Kansas middle schooler death prompts urgency from COVID-19 school safety panel

By: - September 22, 2021 6:23 pm

Following news of a Kansas middle schooler’s death from COVID-19, some members of the Safer Classrooms Workgroup suggested a more aggressive approach, emphasizing that decisions regarding masking, testing and vaccinations are a matter of life and death (Screen capture of Governor Laura Kelly YouTube)

TOPEKA – The recent death of a Kansas middle school student from COVID-19 raised the urgency Wednesday of a panel focused on pandemic school safety to implement precautionary measures across the state.

In addition to the death, outbreaks at schools across Kansas more than doubled over the last two weeks, and cases have continued to outpace the previous school year. Kansas also remains well behind the national average for vaccinations among 12- to 17-year-olds.

Education officials and health professionals in the Safe Classrooms Workgroup are working to encourage local districts to implement mask policies and testing strategies as soon as possible. Vernon Mills, a retired pediatrician on the panel, said some districts may need a more aggressive approach to prevent further illness and death.

“I’m not above putting it right in your face because I think that’s the only way sometimes it gets across to people that this is not a game,” Mills said. “This is not a political contest where we are going to go back at the end of the day and just lick our wounds. We’re talking about somebody who is going to die because of the decision you made.”

Since Monday, the Kansas Department of Health and Environment has reported 2,562 new cases and three new deaths. There are currently 72 active school outbreaks in Kansas, an increase of 41 since Sept. 8, and 537 cases.

The increase has led to more school districts implementing mask policies and testing strategies, but many are either still holding out or have not responded to KDHE surveys.

In an update to the latest data on precautionary measures being taken at schools across the state, Marci Nielsen, chief adviser to the governor for COVID-19 coordination, said seven new school districts have submitted a testing plan to KDHE.

Through the KDHE’s K-12 Stay Positive Test Negative Initiative, school districts can create a flexible testing strategy from three models with funding and organizational assistance from the state agency. The seven new school districts represent about 2,000 Kansas students.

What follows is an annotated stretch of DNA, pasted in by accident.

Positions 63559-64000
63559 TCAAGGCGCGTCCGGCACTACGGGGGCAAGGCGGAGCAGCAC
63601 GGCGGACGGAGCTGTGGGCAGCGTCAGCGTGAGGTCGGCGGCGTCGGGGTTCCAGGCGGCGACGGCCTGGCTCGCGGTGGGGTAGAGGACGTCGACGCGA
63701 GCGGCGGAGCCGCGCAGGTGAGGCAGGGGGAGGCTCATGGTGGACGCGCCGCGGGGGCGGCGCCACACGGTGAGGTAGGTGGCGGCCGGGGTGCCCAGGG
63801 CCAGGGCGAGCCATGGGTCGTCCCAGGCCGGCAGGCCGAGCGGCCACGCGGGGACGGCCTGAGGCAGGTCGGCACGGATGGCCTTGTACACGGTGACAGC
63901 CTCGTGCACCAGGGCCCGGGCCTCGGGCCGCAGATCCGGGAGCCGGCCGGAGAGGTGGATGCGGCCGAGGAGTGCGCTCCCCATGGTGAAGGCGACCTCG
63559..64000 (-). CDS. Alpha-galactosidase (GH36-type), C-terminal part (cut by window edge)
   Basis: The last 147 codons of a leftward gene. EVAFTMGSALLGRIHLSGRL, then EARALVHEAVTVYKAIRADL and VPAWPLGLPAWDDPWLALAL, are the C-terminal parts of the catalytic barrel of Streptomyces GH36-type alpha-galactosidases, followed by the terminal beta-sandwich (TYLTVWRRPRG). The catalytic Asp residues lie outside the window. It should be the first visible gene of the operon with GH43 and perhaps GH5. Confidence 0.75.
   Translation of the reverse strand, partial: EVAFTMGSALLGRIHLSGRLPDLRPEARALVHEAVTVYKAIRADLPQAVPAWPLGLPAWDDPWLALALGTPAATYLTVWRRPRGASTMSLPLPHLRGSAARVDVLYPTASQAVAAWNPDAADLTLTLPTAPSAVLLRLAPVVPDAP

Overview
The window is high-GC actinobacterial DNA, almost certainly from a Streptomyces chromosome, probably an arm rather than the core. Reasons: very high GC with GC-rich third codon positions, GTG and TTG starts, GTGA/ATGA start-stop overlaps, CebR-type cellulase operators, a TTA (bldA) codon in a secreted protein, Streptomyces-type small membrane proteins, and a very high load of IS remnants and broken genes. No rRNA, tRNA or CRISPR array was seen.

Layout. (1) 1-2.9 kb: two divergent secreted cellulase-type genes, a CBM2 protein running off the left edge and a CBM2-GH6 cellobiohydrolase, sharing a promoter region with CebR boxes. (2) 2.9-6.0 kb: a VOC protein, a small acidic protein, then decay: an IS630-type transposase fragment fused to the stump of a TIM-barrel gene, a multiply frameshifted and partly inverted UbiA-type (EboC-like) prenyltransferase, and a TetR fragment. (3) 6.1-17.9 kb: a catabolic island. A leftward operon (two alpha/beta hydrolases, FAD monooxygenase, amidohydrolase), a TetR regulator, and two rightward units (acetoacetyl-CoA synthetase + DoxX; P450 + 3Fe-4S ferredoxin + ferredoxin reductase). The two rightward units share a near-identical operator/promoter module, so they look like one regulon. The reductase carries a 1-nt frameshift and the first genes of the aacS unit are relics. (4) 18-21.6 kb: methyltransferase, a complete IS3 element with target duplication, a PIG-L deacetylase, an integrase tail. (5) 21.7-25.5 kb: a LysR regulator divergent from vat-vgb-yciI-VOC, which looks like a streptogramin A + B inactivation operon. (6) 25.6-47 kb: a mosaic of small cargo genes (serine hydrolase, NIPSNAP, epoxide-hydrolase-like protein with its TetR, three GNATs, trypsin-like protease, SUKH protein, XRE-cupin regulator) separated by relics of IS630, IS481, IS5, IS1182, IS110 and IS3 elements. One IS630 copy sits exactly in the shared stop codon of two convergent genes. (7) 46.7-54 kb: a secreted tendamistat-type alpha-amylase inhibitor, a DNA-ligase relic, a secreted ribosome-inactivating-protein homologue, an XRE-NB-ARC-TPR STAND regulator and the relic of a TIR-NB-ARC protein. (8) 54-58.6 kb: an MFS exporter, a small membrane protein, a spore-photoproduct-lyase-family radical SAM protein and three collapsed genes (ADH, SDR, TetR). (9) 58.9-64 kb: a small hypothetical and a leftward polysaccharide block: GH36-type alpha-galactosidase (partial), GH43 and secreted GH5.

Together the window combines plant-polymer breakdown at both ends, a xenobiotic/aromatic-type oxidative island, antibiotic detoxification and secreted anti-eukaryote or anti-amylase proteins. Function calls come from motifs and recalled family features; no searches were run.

Of state school districts, 11% have expressed no interest in the funding available.

Kansas Department of Education commissioner Randy Watson said these testing strategies have been well received in the districts that have implemented them.

“It’s a great method to stay in school,” Watson said. “One superintendent noted how many instructional days he has saved by simply doing the testing protocol.”

Watson said there is optimism that COVID-19 vaccines will be available for children ages 5 to 11 by the end of the semester. Kansas youth vaccination rate for 12- to 17-year-olds is currently 48.8%, compared with 56.5% nationwide.

Three school districts have implemented a mask requirement for at least some students since last week and one school, which had previously not reported to KDHE, has no mask mandate. However, more than 50% of school districts have yet to respond to the KDHE survey.

Jennifer Bacani McKenney, a family physician and Wilson County health officer, said the workgroup should consider what other states are doing to ensure they have the necessary data.

“We know that things change week by week and day by day really,” Bacani McKenney said. “How do we make it a very simple process for the schools to communicate with us so that we can have even better data, so we don’t have this big void of information?”

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Noah Taborda
Noah Taborda

Noah Taborda started his journalism career in public radio at KBIA in Columbia, Missouri, covering local government and producing an episode of the podcast Show Me The State while earning his bachelor’s degree in radio broadcasting at the University of Missouri School of Journalism. Noah then made a short move to Kansas City, Missouri, to work at KCUR as an intern on the talk show Central Standard and then in the newsroom, reporting on daily news and feature stories.